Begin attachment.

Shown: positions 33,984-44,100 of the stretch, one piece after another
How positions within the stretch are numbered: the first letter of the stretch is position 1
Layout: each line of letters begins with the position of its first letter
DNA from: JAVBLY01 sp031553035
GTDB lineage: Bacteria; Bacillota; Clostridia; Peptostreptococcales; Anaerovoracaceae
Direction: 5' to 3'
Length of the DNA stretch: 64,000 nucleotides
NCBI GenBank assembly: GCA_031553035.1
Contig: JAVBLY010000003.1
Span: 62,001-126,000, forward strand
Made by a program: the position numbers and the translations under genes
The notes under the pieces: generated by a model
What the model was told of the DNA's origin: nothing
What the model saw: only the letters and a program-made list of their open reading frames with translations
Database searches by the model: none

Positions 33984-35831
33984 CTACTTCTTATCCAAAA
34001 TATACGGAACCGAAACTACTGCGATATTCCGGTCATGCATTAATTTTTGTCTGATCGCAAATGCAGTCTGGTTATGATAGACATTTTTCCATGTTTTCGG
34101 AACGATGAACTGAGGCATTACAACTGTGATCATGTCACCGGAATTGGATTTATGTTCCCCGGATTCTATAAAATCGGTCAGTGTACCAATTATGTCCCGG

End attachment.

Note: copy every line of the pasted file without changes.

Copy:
Shown: positions 33,984-44,100 of the stretch, one piece after another
How positions within the stretch are numbered: the first letter of the stretch is position 1
Layout: each line of letters begins with the position of its first letter
DNA from: JAVBLY01 sp031553035
GTDB lineage: Bacteria; Bacillota; Clostridia; Peptostreptococcales; Anaerovoracaceae
Direction: 5' to 3'
Length of the DNA stretch: 64,000 nucleotides
NCBI GenBank assembly: GCA_031553035.1
Contig: JAVBLY010000003.1
Span: 62,001-126,000, forward strand
Made by a program: the position numbers and the translations under genes
The notes under the pieces: generated by a model
What the model was told of the DNA's origin: nothing
What the model saw: only the letters and a program-made list of their open reading frames with translations
Database searches by the model: none

Positions 33984-35831
33984 CTACTTCTTATCCAAAA
34001 TATACGGAACCGAAACTACTGCGATATTCCGGTCATGCATTAATTTTTGTCTGATCGCAAATGCAGTCTGGTTATGATAGACATTTTTCCATGTTTTCGG
34101 AACGATGAACTGAGGCATTACAACTGTGATCATGTCACCGGAATTGGATTTATGTTCCCCGGATTCTATAAAATCGGTCAGTGTACCAATTATGTCCCGG